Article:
• FIG. 4B illustrates an additional example of recipient-based content sharing in accordance with one or more implementations.
  • FIG. 5 illustrates an example system having devices and components that may be employed to implement aspects of the techniques described herein.
  • DETAILED DESCRIPTION
  • Overview
  • Recipient-based content sharing is described. Rather than requiring the user to select a particular communication transport to share content with a particular recipient, a communication transport is determined based on a history of sharing content with the recipient.
  • In one or more implementations, input to share content (e.g., a text-based message, a photo, a video, or a document) with a recipient is detected. The input can be received in a variety of different ways, such as input to drag and drop a visual representation of the content proximate a visual representation of the recipient. Notably, however, the input does not indicate a particular communication transport to facilitate the sharing of the content.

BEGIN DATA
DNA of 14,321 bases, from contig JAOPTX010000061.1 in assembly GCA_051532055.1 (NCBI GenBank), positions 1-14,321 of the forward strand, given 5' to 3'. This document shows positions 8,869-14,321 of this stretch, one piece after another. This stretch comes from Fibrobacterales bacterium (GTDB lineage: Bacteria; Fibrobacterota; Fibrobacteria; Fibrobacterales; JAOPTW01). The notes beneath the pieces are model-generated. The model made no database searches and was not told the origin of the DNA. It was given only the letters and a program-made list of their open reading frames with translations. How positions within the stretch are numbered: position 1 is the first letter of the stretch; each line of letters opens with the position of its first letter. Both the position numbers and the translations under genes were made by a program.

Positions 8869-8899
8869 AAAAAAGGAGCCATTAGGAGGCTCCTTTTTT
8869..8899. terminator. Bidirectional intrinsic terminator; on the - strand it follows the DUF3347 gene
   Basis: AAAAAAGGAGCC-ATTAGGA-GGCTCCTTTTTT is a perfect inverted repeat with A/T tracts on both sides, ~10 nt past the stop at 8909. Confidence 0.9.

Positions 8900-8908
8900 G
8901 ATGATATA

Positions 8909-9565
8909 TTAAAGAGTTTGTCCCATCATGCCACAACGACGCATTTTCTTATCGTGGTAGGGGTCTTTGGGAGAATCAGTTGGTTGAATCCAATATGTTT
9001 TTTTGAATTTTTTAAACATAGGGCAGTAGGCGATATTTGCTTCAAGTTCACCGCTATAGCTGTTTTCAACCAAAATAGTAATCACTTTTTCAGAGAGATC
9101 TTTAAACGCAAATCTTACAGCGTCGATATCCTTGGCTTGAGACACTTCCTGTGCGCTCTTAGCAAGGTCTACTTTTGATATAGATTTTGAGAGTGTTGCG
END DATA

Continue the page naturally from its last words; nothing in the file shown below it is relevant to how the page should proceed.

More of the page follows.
• In response to detection of the input, a communication transport for sharing the content with the recipient is determined based at least in part on history of sharing the content with the recipient. As described herein, a communication transport may include any type of communication transport or communication technology that can be used to communicate content 108, including by way of example and not limitation, messaging protocols (e.g., email applications, text messaging applications, and WhatsApp®), Social Applications (e.g., Instagram®, Facebook®, Twitter®), device-to-device sharing transports (e.g., sharing directly to a device over a network or the cloud or using a nearby device application, such as Airdrop by Apple®, Bluetooth™, NFC), and so forth. Thus, sharing content with a recipient via a communication transport corresponds to communicating the content to an account of the recipient associated with the particular communication transport, such as the user's email address.